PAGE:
Everyone's pain threshold differs. If you asked twenty people what it felt like when they broke their arm, the answer would vary every time. The same rules apply if you then asked the same twenty individuals to rate their pain on a scale of 1–10. Because there is currently no means of scientifically testing the severity of pain, we end up relying on the patient for diagnosis. Not only do they have to tell doctors how severe the pain is, but they also have to try and describe the source of the pain. With neuropathic conditions, this is almost impossible and entirely fruitless.

Some methods test for pain emanating from bones or deep tissue. X-rays, MRI, and CT scans can all help in this respect. For checking the integrity of nerves, patients can also undergo an electrophysiological study. Even a combination of these tests can fail to isolate the exact cause of chronic pain.

Prevalence of chronic pain in Europe


Although the exact number of people living with chronic pain differs from country to country, the figure is always in the millions—eight million in the UK, ten million in France, and sixteen million in Italy. In Spain, of the five million people suffering from chronic pain, 500,000 have been diagnosed with a neuropathic condition.

The statistics don’t get any better when looking at the effectiveness of treatment. 38% of all Europeans with chronic pain say that their pain is not adequately managed, and most have been living with the condition for upwards of seven years.

Chronic pain is undertreated

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Chronic pain is both difficult to diagnose and incredibly debilitating. For those living with it, it can feel like it is the only thing that exists in life. Not all is lost, though. Some treatments can support effective management of pain. In mild cases, over the counter pain medication is sufficient. For severe pain, codeine or morphine can be prescribed. The risk with opioids is they carry many side effects, and most patients have concerns about the impact of their long-term use. Nerve blockers or muscle relaxants are also useful; however, their efficacy will depend on the type of pain being treated.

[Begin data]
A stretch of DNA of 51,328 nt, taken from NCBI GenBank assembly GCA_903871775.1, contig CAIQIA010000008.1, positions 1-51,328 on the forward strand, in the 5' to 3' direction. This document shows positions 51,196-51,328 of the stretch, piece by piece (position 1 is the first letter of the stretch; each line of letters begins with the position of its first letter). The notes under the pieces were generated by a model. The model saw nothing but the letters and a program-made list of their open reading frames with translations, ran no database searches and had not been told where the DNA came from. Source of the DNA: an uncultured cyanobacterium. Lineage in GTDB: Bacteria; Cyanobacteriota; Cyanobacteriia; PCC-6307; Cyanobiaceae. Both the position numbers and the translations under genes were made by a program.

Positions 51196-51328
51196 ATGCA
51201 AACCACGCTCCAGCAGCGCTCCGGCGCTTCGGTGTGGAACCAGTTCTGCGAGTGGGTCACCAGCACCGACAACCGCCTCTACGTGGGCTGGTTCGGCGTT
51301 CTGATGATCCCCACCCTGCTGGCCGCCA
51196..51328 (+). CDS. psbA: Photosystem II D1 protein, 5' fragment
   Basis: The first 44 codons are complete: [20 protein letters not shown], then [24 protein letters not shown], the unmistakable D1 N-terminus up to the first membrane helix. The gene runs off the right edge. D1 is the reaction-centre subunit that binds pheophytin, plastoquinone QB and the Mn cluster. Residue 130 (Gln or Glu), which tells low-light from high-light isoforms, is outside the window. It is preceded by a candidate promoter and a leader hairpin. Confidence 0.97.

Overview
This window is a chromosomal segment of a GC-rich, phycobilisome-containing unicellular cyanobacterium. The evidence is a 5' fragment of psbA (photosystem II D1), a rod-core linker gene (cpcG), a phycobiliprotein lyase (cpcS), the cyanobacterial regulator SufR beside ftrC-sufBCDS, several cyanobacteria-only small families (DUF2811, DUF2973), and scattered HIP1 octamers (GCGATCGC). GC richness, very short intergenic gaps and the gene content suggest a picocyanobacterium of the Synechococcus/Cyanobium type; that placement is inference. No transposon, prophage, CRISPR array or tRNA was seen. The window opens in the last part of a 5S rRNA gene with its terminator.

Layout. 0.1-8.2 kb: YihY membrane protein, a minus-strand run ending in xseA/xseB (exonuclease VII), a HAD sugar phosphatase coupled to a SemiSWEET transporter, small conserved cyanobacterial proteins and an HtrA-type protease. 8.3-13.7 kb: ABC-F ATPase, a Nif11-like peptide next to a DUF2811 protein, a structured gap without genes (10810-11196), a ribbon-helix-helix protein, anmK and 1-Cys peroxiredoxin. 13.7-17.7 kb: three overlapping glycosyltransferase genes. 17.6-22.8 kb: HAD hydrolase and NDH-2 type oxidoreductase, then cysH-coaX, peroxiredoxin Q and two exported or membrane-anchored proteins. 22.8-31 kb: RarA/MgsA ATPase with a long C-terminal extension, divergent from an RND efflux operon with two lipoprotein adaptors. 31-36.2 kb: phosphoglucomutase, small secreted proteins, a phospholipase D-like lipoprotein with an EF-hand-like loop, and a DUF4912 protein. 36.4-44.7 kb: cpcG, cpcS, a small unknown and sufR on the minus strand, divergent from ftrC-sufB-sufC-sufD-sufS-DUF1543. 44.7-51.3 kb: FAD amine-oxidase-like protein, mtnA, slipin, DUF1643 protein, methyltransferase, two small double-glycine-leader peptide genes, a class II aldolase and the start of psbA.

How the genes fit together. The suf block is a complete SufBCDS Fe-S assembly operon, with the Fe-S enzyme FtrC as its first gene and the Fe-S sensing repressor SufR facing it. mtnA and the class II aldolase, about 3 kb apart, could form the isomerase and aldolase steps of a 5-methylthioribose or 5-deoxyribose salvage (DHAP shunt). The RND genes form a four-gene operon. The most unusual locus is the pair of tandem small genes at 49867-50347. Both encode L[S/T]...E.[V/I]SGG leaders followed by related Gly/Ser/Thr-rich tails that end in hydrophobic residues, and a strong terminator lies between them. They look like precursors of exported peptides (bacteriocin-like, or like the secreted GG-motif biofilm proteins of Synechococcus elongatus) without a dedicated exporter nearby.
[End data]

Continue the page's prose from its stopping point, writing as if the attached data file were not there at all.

The primary goal of any form of treatment will always be to try and return that individual to participating in everyday activities. Whether that be returning to work, taking the dogs for a walk, or just being able to sleep through the night.

Despite the steps taken by health professionals, the vast spectrum of variables means chronic pain remains mostly undertreated. The unrelenting nature of chronic pain often causes the development of mental disorders. Anxiety and depression are common, especially when sufferers feel isolated by their physical inability.

A better understanding of chronic pain is absolutely vital, both for patients suffering now and for those diagnosed in the future. In worst case scenarios, chronic pain may never go away. However, in most cases, it can be managed through changes to lifestyle, diet, and support from medical professionals.